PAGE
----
The first is growth through acquisition: you can’t just buy out your primary competitor if the field isn’t big enough for other companies to pose real competition. Consider the mobile market, for example: regulators decided the imminent union of Sprint and T-Mobile isn’t anticompetitive, because T-Mobile and Sprint are the two smallest of the four major players. Even with one of them taken out, the market still has three national carriers. (And under the agreement with regulators, there will theoretically be a fourth carrier again. Someday.)
But if AT&T and Verizon, the two dominant US mobile carriers by far, ever tried to merge operators, even the current crop of business-friendly regulators would almost certainly bring that proposal to a screeching halt. A deal of that magnitude would create a company so far beyond the reach of any potential competitor that no current player or new business could ever reasonably be expected to stand a chance of catching up.
The second metaphorical bucket holds the whole category of dominance through unfair dealings, which can be done by one company or as an agreement among several. One kind of unlawful anticompetitive behavior you find here is classic price-fixing. Recently, for example, StarKist was ordered to pay a $100 million fine after it and Bumble Bee were both found guilty of conspiring to fix prices in the canned tuna market, which is largely controlled by three companies.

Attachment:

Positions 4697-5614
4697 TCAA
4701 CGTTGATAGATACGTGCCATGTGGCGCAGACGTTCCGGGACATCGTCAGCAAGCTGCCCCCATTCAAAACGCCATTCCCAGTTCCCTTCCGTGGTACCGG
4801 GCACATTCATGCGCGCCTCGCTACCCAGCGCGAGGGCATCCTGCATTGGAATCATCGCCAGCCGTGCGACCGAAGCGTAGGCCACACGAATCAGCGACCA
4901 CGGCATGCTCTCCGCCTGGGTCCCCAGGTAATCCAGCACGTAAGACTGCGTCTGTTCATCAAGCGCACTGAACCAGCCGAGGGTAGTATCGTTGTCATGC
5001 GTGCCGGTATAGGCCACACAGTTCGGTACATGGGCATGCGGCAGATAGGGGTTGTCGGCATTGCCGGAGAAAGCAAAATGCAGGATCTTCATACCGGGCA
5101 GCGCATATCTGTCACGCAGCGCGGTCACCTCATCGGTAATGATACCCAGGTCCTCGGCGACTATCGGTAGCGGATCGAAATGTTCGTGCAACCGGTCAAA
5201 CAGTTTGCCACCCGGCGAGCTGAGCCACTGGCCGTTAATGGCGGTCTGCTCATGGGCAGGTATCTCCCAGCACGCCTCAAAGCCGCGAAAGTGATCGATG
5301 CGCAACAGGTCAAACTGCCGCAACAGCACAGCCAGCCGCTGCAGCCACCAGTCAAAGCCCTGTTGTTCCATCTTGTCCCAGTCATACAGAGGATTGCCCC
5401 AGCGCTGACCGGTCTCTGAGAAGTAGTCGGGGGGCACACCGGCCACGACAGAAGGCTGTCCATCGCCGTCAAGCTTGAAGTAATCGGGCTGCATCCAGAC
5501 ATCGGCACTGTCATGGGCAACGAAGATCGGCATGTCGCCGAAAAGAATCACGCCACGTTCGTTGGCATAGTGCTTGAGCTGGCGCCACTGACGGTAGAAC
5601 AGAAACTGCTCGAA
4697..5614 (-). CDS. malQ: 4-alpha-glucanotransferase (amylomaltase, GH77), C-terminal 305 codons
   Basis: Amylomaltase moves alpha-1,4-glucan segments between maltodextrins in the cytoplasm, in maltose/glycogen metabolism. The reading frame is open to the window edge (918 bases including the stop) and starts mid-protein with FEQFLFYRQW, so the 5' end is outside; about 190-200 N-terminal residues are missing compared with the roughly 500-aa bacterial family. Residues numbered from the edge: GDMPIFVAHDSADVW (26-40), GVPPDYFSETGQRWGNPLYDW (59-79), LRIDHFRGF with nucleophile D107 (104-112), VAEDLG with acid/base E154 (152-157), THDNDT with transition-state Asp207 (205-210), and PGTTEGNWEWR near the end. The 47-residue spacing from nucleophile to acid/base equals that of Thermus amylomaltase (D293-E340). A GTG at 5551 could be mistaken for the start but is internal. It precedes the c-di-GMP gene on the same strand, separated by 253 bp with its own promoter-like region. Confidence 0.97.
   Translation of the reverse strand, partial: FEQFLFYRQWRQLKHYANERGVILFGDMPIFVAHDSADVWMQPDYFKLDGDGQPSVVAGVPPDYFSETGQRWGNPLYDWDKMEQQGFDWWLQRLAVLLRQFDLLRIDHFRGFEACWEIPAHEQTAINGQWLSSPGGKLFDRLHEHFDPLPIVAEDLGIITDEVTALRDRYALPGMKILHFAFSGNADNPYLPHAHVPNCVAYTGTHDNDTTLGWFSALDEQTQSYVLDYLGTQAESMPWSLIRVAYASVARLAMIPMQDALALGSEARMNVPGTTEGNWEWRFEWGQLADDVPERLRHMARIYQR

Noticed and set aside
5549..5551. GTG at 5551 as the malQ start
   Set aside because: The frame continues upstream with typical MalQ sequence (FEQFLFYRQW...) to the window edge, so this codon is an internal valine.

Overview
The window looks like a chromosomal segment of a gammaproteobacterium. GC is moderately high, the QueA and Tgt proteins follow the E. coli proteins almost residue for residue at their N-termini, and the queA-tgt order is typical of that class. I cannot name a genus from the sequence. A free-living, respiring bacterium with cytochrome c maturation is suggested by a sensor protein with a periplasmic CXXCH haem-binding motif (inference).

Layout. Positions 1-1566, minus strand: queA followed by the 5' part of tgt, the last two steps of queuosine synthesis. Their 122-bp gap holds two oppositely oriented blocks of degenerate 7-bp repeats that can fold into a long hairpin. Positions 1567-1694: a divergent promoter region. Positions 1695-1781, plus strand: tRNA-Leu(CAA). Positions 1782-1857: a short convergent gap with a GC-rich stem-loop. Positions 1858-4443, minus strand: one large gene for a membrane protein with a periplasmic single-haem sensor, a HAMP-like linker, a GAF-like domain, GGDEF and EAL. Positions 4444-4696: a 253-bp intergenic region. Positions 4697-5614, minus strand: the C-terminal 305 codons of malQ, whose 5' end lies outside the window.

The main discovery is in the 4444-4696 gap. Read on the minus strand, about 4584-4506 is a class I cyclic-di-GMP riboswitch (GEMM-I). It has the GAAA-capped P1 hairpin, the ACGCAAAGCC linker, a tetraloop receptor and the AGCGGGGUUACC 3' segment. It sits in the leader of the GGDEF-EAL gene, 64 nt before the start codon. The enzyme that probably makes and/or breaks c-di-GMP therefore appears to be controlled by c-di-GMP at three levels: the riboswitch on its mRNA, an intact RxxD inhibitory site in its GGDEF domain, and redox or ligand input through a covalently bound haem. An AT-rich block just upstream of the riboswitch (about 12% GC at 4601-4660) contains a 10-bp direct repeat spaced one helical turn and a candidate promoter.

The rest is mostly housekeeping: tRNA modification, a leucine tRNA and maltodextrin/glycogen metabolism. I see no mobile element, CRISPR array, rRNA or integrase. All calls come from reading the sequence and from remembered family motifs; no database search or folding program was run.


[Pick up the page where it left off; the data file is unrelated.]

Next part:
Unfair behavior can also include a whole array of tactics undertaken by a single company, such as price discrimination, predatory pricing, or certain kinds of exclusivity requirements. These are the kinds of behaviors a federal judge found Qualcomm guilty of back in May, when she ruled that the company’s business practices “strangled competition” with exclusive deals and patent licensing fees that charged device makers even when their products used a different brand of chip.
In modern analyses, regulators are concerned not necessarily with competition for its own sake, but rather with the negative effects that follow when competition disappears. A market with little-to-no competition tends to see prices go up while the quality of the product and service degrade, affecting not only individual consumers but also suppliers and commercial buyers at every level. A player with an extreme dominant market position can leverage its dominance on suppliers that can affect competition several links up or down the chain.
So who’s investigating whom?
Concerns about big tech’s anticompetitive behavior have occasionally bubbled up for decades. But building pressure seems to have exploded coming into this year, and most major developments in the US seem to have hit just within the past six months:
Although all four of Apple, Amazon, Facebook, and Google are US companies, they operate worldwide, and scrutiny of them is by no means limited to US regulators. Governments and regulatory agencies worldwide, especially in the European Union and its member states, also have several open investigations ofall fourcompaniesin progress.